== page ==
Dr. Latasha Taylor and her mother, Marilyn Sturden, opened Flammin restaurant with the help of CIBC’s Shantel Hampton (center)
This profile begins a series that highlights the work of government, business and community leaders in creating a more equitable and inclusive Chicago region. Each of these stories is featured in "Our Equitable Future"—two dozen recommendations to advance equity MPC released in response to the 2017 Cost of Segregation findings.
As an assistant principal of a Chicago vocational school, Dr. Latasha Taylor interacts daily with young people eager for jobs. These days, Taylor offers jobs directly—thanks to Flammin, a restaurant she opened in Chicago’s Chatham neighborhood in October 2017 with her mother, Marilyn Sturden.
“I have employed six part-time workers from the Chicago Public Schools system. I also employ… recent graduates who live in this area code, 60619,” Taylor says. “Some of them don’t have families, so we are like their extended family. It gives them hope to be an entrepreneur one day themselves.”
Taylor and Sturden opened Flammin with the help of CIBC Bank USA, formerly The PrivateBank, which was acquired by CIBC in 2017. CIBC continued The PrivateBank’s commitment to investing in communities through loan products for people who might otherwise have trouble accessing capital, people like Marilyn and Latasha. Flammin’s famous Kool-Aid and fried mustard catfish, the beautiful interior and glistening kitchen equipment, were all made possible thanks in part to CIBC’s investments in Chicagoland entrepreneurs.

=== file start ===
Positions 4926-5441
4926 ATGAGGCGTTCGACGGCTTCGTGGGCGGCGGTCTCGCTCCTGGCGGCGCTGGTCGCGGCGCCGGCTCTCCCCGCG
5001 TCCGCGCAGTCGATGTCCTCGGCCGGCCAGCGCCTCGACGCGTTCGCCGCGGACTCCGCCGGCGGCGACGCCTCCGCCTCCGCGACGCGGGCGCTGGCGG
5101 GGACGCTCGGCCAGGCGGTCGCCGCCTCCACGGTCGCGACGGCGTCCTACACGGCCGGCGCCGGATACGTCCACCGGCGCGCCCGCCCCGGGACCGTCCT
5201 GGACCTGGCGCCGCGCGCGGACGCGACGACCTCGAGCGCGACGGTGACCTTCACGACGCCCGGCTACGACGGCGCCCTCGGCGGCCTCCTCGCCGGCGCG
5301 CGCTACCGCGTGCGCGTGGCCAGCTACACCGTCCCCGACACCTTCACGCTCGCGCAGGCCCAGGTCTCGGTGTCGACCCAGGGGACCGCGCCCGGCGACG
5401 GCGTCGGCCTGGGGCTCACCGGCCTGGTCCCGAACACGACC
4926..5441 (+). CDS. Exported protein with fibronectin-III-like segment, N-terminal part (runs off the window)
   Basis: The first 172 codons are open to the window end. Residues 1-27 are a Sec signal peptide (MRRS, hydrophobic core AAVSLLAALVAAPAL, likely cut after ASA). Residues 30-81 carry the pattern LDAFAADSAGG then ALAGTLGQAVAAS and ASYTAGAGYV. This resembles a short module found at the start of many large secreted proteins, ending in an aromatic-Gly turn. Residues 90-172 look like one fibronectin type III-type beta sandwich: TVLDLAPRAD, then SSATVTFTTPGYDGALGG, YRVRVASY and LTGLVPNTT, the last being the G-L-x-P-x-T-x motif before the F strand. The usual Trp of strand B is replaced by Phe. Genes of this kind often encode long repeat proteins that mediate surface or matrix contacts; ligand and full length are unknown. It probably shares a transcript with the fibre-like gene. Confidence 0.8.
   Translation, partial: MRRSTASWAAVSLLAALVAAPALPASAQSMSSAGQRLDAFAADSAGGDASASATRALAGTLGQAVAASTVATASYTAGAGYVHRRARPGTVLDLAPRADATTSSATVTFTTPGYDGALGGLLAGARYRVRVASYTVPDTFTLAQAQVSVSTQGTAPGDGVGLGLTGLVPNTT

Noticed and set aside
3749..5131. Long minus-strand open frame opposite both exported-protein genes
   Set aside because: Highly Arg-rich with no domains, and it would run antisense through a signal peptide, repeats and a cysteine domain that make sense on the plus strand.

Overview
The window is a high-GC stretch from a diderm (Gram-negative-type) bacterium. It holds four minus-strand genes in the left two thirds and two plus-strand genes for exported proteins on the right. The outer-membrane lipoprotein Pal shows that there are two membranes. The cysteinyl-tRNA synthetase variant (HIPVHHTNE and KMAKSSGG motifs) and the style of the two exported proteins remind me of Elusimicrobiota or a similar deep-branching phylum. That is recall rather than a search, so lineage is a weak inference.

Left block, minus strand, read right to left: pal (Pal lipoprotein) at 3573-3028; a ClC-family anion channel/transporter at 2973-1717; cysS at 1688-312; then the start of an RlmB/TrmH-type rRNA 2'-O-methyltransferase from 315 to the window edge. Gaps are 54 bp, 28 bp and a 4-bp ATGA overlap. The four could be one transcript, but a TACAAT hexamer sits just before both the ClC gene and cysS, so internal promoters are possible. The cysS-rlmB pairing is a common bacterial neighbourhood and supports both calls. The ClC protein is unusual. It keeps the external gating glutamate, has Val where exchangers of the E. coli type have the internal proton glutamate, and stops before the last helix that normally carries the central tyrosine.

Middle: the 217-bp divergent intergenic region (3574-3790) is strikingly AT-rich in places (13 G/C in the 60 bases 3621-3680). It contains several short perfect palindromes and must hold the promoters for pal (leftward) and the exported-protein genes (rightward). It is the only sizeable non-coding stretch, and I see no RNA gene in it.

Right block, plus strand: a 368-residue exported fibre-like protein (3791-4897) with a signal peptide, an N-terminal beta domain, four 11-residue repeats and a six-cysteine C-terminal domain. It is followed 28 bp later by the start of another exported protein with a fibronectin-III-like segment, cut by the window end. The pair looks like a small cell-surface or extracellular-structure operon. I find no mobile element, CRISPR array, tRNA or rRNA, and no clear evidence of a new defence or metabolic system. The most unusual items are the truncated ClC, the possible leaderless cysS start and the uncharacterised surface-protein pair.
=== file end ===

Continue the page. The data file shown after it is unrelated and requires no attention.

Shantel Hampton is a Relationship Manager in community small business lending with CIBC. As a child of an entrepreneur, Hampton says that her work with CIBC improves people’s lives, which strengthens the fabric of society.
“Small businesses make up the majority of all businesses in America,” Hampton says. “If we can give owners the… capital they need to start and grow, we’re going to give jobs to people. We’re going to help people own their homes and go to school. It’ll change the economic structure of an entire community.”
In Chatham, that’s true for Flammin: The restaurant offers employment, a safe gathering space and a vibrant storefront that anchors the restaurant’s small stretch of 75th Street. And of course, mouth-watering ribs.
Explore more of the stories in this series.
Who's advancing equity right now? This 5-minute video will inspire you:
Skyler Dees, owner of Skyler Dees Catering Company and Chicago Neighborhood Opportunity Fund entrepreneur
Illinoisans are taking tangible steps toward a more equitable region, from Oak Park Mayor Anan Abu-Taleb to Raul Raymundo, CEO of The Resurrection Project. See change in action in this short video, sponsored by CIBC, a bank that invests in communities through specially-designed loan products and programming for people who might otherwise have trouble accessing capital. Two Chatham restaurateurs featured in the video, Dr. Latasha Taylor and Marilyn Sturden, launched Flammin restaurant with help and ongoing coaching from the bank.
MPC thanks CIBC US for generously sponsoring this video.